Amy Pfeiffer of Transportation Alternatives observed that the wide travel lanes on Skillman Avenue encourage drivers to speed. This is confirmed in the book Suburban Nation, by the father of New Urbanism, Andres Duany, and his colleagues Elizabeth Plater-Zyberk and Jeff Speck (page 204):
We have already discussed pavement width, but we must be more specific. On well-traveled streets within a neighborhood, there is no justification for travel lanes wider than ten feet and parking lanes wider than seven feet. If either are any wider, the cars speed.
Duany and his colleagues continue:
However, on less traveled residential streets, another logic should prevail, that of the “yield street.” Common in almost every prewar American neighborhood— but now summarily rejected by public works departments—the yield street used a single travel lane to handle traffic in both directions. When two cars approach each other, they both slow down, and one eases slightly into a parking lane while the other passes. Because traffic is necessarily slow, accidents are virtually unheard of on such streets in low-density neighborhoods.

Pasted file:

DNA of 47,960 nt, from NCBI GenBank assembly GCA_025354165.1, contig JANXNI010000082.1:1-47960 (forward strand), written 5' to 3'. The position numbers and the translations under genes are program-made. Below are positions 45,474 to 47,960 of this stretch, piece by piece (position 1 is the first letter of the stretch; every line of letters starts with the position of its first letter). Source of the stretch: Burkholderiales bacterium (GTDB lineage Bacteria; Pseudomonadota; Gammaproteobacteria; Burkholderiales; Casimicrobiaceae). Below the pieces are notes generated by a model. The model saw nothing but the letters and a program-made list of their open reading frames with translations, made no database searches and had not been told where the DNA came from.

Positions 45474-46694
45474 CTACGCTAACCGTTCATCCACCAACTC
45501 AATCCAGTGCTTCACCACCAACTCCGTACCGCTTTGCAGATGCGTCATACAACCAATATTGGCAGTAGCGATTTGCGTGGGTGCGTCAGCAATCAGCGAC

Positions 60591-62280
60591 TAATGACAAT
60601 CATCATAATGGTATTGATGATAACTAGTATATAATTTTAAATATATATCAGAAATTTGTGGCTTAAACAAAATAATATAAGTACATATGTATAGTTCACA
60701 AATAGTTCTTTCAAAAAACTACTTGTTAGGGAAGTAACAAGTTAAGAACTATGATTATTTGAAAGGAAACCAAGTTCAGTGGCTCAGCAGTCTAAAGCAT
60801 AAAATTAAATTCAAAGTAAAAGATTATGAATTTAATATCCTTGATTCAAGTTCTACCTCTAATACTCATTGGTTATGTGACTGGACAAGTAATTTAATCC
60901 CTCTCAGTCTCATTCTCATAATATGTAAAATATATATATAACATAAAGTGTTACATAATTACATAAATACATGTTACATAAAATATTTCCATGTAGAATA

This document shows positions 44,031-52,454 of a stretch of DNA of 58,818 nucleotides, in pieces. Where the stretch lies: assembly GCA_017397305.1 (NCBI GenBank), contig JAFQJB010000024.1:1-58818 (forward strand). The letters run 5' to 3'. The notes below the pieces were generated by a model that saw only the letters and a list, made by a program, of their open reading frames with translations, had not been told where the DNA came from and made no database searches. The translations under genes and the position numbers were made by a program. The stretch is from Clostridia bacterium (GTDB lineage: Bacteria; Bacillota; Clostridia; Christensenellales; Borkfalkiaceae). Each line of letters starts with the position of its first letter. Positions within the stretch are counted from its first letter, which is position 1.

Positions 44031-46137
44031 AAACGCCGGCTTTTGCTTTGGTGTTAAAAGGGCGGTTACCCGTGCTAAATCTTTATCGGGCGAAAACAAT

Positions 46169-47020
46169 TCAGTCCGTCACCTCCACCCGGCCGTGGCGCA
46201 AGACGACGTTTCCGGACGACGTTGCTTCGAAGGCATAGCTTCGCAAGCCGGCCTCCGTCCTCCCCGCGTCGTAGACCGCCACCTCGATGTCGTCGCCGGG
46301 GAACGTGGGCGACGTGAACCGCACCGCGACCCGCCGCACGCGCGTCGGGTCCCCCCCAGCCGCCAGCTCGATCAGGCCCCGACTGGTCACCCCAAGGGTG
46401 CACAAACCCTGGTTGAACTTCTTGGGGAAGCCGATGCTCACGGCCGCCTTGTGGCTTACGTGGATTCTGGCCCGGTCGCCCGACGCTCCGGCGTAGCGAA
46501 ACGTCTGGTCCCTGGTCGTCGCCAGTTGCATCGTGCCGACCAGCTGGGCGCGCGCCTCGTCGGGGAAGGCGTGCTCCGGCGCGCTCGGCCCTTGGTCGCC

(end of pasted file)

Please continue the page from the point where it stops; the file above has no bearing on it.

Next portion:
This kind of thinking is counterintuitive, but it is borne out on one of the streets in our neighborhood that resembles a “yield street,” 54th Street between Skillman Avenue and 39th Drive. CrashStat reveals that there were no injuries reported on that block (or on 39th Drive) during the study period of 1995-2005. In that period, there was one crash resulting in pedestrian injury on the block of 54th Street south of Skillman, and three on the block of 52nd Street south of Skillman.
Some neighbors have complained to me about that block of 54th Street: it can be difficult to get through, especially if someone double-parks. I have heard suggestions that it be made one-way to help traffic flow better. However, given the “yield streets” concept and the CrashStat data, it is clear that one-way flow on this street would make drivers less cautious and the street less safe. If anything, we should be looking in the other direction.
Thanks to Jon Koller, Dave Feucht, Matthew Lang and Robin Chase on the Streetsblog Network for refreshing my memory when I forgot what these things were called!